It is with great sadness that we bid Gael and Les farewell but, as we do so, we wish them nothing but happiness and prosperity in their new home country. We know that, in Gael’s own words, they will always be “proudly South African dog people” and that they will miss us as much as we will miss them.

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Akita

Posted in Utility Group

 

A Breed Standard is the guideline which describes the ideal characteristics, temperament and appearance of a breed and ensures that the breed is fit for function with soundness essential. Breeders and judges should at all times be mindful of features which could be detrimental in any way to the health, welfare or soundness of this breed.

BRIEF HISTORICAL SUMMARY
Originally Japanese dogs were small to medium in size and no large breeds existed. Since 1603 in the Akita region, Akita Matagis (medium-sized bear-hunting dogs) were used as fighting dogs. From 1868 Akita Matagis were crossed with Tosas and Mastiffs. Consequently, the size of this breed increased but characteristics associated with Spitz type were lost. In 1908 dog fighting was prohibited but this breed was nevertheless preserved and improved as a large Japanese breed. As a result, nine superior examples of this breed were designated as ‘Natural Monuments’ in 1931.
During World War II (1939-1945), it was common to use dogs as a source of fur for military garments. The police ordered the capture and confiscation of all dogs other than German Shepherd Dogs used for military purposes. Some fanciers tried to circumvent the order by crossbreeding their dogs with German Shepherd Dogs.
When World War II ended, Akitas had been drastically reduced in number and existed as three distinct types 1) Matagi Akitas, 2) fighting Akitas, and 3) Shepherd Akitas. This created a very confusing situation in the breed.
During the restoration process of the pure breed after the War, Kongo-go, a dog of the Dewa line, which exhibited characteristics of the Mastiff and German Shepherd Dog influence, enjoyed a temporary but tremendous popularity. However, sensible learned fanciers did not approve of this type as a proper Japanese breed, so they made efforts to eliminate the strain old foreign breeds by crossbreeding with Matagi Akitas for the purpose of restoring the original pure breed. They succeeded in stabilising the pure strain of large sized breed as known today.

GENERAL APPEARANCE
Large-sized dog, sturdily built, well balanced and with much substance; secondary sex characteristics strongly marked, with high nobility and dignity in modesty; constitution tough.
IMPORTANT PROPORTIONS
The ratio of height at withers to length of body (from the point of the shoulders to the point of the buttock) is 10 : 11, but the body is slightly longer in bitches than in dogs.
BEHAVIOUR AND TEMPERAMENT
The temperament is composed, faithful, docile and receptive.

HEAD
CRANIAL REGION
Skull -The size is in proportion to the body. The forehead is broad, with distinct furrow. No wrinkle.
Stop - Defined.
FACIAL REGION
Nose - Large and black. Slight and diffuse lack of pigment accepted in white dogs only, but black is always preferred.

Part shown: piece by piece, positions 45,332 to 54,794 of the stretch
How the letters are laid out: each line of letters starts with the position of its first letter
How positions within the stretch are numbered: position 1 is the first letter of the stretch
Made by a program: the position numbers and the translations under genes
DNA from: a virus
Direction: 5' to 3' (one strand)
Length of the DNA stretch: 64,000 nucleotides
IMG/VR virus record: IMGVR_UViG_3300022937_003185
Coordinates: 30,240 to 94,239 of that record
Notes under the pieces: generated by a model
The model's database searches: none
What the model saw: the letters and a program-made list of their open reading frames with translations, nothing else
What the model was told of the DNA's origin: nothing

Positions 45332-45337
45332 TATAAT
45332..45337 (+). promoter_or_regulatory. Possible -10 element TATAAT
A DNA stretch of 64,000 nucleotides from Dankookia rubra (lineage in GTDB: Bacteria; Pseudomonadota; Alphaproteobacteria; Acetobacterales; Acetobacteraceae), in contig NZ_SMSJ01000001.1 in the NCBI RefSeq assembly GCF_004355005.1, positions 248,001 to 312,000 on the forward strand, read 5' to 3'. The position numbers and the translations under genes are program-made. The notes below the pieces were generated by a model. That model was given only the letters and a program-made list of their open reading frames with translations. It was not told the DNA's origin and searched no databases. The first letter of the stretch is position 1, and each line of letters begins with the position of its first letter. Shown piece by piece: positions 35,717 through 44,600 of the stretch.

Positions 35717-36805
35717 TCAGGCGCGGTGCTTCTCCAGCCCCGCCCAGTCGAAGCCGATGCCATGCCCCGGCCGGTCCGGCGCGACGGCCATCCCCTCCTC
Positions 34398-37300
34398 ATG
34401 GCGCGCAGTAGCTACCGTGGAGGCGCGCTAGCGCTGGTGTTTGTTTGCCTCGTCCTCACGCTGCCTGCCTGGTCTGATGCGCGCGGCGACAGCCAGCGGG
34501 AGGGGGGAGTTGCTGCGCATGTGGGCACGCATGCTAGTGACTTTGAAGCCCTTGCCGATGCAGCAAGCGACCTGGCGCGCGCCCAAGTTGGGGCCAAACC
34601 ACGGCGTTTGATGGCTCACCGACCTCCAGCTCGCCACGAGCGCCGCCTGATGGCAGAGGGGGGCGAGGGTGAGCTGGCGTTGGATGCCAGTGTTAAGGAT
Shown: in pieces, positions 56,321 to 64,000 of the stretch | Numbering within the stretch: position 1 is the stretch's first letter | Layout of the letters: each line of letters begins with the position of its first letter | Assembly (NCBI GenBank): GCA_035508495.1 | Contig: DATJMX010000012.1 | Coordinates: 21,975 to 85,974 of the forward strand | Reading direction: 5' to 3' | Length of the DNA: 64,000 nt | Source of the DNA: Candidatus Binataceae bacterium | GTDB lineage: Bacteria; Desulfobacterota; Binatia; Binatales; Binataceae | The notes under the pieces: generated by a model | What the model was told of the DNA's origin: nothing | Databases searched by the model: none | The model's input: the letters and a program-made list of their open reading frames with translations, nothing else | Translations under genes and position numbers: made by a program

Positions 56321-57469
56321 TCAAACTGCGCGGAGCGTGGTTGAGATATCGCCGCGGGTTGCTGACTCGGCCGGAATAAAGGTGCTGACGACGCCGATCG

Muzzle - Moderately long and strong with broad base, tapering but not pointed. Nasal bridge straight.
Jaws/Teeth - Teeth strong with scissor bite.
Lips - Tight.
Cheeks - Moderately developed.
Eyes - Relatively small, almost triangular in shape due to the rising of the outer eye corner, set moderately apart, dark brown : the darker, the better.
Ears - Relatively small, thick, triangular, slightly rounded at tips, set moderately apart, pricked and inclining forward.
NECK
Thick and muscular, without dewlap, in balance with head.
BODY
Back - Straight and strong.
Loin - Broad and muscular.
Chest - Deep, forechest well developed, ribs moderately well sprung.
Belly - Well drawn up.
TAIL
Set on high, thick, carried vigorously curled over back; the tip nearly reaching hocks when let down.

LIMBS
FOREQUARTERS
Shoulders - Moderately sloping and developed.
Elbows - Tight.
Forearms - Straight and heavy-boned.
HINDQUARTERS
Well developed, strong and moderately angulated.
Feet
Thick, round, arched and tight.
GAIT
Resilient and powerful movement.
COAT
Hair- Outer coat harsh and straight, undercoat soft and dense; the withers and the rump are covered with slightly longer hair; the hair on tail is longer than on the rest of the body.
Colour - Red fawn, sesame (red fawn hairs with black tips), brindle and white. All the abovementioned colours except white must have ‘urajiro’. (Urajiro = whitish coat on the sides of the muzzle, on the cheeks, on the underside of jaw, neck, chest, body and tail and on the inside of the legs).
SIZE
Height at the withers : Dogs: 67cm.
Bitches: 61 cm.
There is a tolerance of 3cm more or less.

FAULTS
Any departure from the foregoing points should be considered a fault and the seriousness with which the fault should be regarded be in exact proportion to its degree.
- Bitchy dogs/doggy bitches
- Undershot or overshot mouth
- Missing teeth
Blue or black spotted tongue
- Iris light in colour
- Short tail
- Shyness

ELIMINATING FAULTS
- Ears not pricked
- Hanging tail
- Long hair (shaggy)
- Black mask
- Markings on white ground
NB Male animals should have two apparently normal testicles fully descended into the scrotum. Only clinically and functionally healthy dogs with breed typical conformation should be used for breeding.

FCI 2.4.01 255 (Gp 5) Fedco 5/01
All rights reserved. No part of this publication may be reproduced, stored in a retrieval system or transmitted in any form or by any means, electronic, mechanical, photocopying, recording or otherwise, without permission in writing from the publisher.
The publisher of this edition is the Kennel Union of Southern Africa.

23.10.2001